“A commissioner’s role is to support the Port’s efforts,” Kimball said. “And to make sure we’re doing the best we can with zoning and regulations that support businesses.”

Maintaining the county’s infrastructure are critical for supporting agriculture and business, he said. Those duties fall under the purview of commissioners as well.

“I think our road department is one of the best in the state,” he said. “I have talked to people in other counties around state who have taken money from roads for other things and have really regretted it.”

As commissioner, Kimball said he would advocate for keeping money in the roads budget — especially since grants and loans for big roads projects often require a substantial amount of money to match on the county’s end, he said.

He also advocates for keeping those roads, and county residents, safe. He supports improving deputy retention in the Sheriff’s Office and increased pay.

“I really feel there’s an opportunity to look into getting our deputy’s wages closer to the city’s police officers,” he said. “Right now we have deputies who are coming to Walla Walla, getting a job with the county, going to academy, going through all this training for years, then as soon as they’re fully trained up they leave because they just flat make more money with the city.”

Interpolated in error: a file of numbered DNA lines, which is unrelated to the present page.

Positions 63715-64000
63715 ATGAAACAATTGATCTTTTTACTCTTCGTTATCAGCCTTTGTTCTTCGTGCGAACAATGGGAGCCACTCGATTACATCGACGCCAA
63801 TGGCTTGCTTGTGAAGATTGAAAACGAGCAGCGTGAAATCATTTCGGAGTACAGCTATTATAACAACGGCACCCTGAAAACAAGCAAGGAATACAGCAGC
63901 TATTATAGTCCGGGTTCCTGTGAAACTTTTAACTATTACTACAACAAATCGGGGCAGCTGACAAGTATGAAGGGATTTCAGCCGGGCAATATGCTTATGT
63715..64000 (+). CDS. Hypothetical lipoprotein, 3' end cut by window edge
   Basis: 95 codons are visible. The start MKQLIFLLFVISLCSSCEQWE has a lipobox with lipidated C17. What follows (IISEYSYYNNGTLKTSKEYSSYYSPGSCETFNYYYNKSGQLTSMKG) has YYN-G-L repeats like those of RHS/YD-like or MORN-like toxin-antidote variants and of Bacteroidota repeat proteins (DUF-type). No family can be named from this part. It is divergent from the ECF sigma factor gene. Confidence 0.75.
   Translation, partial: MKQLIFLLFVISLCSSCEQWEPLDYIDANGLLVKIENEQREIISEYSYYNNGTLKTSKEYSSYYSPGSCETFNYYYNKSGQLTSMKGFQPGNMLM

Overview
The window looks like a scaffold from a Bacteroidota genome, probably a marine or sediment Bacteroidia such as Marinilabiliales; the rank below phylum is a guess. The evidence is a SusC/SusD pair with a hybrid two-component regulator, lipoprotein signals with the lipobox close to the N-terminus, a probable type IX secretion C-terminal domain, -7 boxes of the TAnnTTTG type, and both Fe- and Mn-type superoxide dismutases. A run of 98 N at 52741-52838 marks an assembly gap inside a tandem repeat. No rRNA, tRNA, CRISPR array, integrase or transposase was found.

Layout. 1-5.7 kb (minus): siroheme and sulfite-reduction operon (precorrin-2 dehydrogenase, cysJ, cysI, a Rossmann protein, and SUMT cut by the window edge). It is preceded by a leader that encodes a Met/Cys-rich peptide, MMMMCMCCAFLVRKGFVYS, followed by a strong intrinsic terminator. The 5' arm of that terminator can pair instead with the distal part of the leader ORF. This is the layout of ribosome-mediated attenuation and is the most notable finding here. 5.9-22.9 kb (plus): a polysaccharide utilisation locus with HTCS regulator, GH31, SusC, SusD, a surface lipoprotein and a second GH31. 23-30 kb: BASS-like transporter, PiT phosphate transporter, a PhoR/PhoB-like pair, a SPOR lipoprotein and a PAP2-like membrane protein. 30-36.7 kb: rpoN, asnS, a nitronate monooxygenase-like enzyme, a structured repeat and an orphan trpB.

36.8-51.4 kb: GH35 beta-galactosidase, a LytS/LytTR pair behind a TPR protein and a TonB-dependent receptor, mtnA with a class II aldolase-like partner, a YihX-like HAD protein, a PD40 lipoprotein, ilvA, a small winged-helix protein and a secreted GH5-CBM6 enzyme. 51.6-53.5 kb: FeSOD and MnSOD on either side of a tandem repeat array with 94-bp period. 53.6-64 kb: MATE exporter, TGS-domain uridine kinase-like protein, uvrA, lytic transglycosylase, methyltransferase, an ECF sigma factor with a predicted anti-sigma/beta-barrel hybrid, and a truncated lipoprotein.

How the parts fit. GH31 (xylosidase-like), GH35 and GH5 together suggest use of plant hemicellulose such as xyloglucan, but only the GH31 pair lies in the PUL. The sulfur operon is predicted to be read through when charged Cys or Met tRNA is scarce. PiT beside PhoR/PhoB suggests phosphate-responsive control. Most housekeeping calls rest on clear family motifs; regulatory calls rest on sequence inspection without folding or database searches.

Kimball said that his experience as a business owner and farmer has taught him that retention is one key to success.

“Once you get a guy trained, the last thing you want him to do it leave, whether it’s money or anything else,” he said. “I think retention is a real problem for our Sheriff’s Office, and that’s how I think the department can be helped.”

Dian Ver Valen can be reached at or 509-629-3057.

Randal Son sets sights on coalition building

Being a top elected county official means knowing how to balance multiple needs at once and getting many people to the table.